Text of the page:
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Thursday, April 22, 2010

Automated tests saved my project from chaos and ruination

File this one under "Obvious" but I wanted to specifically describe how tests made developing against a brand new platform not just easier, but possible.

Over the past few weeks I've been developing against the spanking new Facebook Open Graph API that was released yesterday (the Like button specifically).

Facebook was developing the API at the same time we were. Many things were subject to change, including feature designs, the external API, and our own API wrapper. Chaos may have ensued, but for one rock upon which I clung: the tests I wrote early on (but not first!) for the Like button.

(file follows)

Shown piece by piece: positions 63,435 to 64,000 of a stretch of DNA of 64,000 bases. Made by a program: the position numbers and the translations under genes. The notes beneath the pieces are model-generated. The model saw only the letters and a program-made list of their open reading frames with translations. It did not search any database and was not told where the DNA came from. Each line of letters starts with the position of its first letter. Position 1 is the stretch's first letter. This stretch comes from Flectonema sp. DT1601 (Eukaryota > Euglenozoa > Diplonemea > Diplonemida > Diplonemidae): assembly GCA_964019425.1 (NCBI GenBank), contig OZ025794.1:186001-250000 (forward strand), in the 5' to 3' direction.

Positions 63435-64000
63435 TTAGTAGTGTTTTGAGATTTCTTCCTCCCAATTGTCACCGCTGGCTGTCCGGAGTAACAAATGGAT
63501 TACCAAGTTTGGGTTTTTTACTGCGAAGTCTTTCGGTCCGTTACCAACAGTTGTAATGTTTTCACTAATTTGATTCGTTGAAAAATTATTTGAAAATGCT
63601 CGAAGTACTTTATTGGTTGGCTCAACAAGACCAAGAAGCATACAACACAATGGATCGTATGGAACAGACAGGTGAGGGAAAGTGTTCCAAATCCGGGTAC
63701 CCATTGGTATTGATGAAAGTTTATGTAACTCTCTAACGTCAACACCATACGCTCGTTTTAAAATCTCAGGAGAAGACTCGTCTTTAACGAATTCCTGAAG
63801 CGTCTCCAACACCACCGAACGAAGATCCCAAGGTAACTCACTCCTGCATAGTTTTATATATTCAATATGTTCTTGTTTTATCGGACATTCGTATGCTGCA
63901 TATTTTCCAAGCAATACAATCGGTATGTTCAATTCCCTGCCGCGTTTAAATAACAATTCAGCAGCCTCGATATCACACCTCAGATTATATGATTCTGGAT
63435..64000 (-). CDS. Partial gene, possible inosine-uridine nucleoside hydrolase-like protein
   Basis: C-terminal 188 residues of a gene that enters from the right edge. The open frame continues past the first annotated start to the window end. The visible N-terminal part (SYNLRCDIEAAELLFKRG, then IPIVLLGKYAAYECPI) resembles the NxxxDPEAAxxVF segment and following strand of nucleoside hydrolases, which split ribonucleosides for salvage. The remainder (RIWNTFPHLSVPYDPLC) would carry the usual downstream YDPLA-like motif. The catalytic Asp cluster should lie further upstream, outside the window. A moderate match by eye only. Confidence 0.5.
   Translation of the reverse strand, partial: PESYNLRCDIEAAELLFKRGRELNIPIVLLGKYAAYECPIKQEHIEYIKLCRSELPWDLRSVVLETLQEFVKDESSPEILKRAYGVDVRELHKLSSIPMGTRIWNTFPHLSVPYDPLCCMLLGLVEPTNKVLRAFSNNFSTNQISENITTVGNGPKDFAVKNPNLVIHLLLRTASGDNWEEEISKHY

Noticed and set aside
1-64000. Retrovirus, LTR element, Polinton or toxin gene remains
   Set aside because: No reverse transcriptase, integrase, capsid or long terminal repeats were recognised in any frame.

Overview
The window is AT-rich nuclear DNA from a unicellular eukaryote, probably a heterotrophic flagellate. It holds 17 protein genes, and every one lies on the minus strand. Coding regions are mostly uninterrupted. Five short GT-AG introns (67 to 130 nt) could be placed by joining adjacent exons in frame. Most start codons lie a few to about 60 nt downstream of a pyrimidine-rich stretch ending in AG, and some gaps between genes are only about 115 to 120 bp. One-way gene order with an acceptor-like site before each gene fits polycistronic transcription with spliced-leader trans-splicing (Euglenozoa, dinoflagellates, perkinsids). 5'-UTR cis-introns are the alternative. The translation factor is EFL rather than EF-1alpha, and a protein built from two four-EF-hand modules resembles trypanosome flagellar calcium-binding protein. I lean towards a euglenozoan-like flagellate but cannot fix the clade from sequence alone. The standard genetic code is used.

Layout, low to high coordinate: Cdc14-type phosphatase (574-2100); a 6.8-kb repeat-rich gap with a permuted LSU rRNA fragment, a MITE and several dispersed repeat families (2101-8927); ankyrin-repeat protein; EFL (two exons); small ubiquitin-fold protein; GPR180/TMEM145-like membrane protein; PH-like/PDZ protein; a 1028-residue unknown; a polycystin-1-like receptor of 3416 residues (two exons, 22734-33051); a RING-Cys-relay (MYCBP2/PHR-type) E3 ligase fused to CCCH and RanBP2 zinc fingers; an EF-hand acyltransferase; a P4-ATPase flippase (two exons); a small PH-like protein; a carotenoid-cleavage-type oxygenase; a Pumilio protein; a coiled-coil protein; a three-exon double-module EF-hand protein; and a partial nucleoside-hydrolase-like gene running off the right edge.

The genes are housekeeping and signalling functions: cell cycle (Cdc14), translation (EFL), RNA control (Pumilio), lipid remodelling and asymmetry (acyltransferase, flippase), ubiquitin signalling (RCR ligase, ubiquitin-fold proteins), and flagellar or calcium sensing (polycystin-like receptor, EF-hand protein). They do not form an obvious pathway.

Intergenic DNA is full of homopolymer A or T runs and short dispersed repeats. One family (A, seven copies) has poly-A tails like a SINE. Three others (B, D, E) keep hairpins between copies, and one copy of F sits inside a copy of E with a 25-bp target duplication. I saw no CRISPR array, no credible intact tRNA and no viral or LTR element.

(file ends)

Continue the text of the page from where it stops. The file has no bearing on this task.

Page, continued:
When when things shifted, it was a simple matter of fixing test failures. If the specification changed, I already had a solid test framework that was easy to reuse in order to account for new or different behavior.

It may seem obvious but those tests were worth their (figurative) weight in gold. We had little time and changes came frequently. We couldn't afford to miss the fact that we left something broken. And manually verifying the feature became infeasible and would take precious hours we didn't have.

Best of all, when Facebook flipped the switch and the feature went live following the keynote, I could breathe easily knowing that I had tested the hell out of it before millions of Facebook users would get to do the same. Yet another reason in a sea of reasons why tests are valuable.

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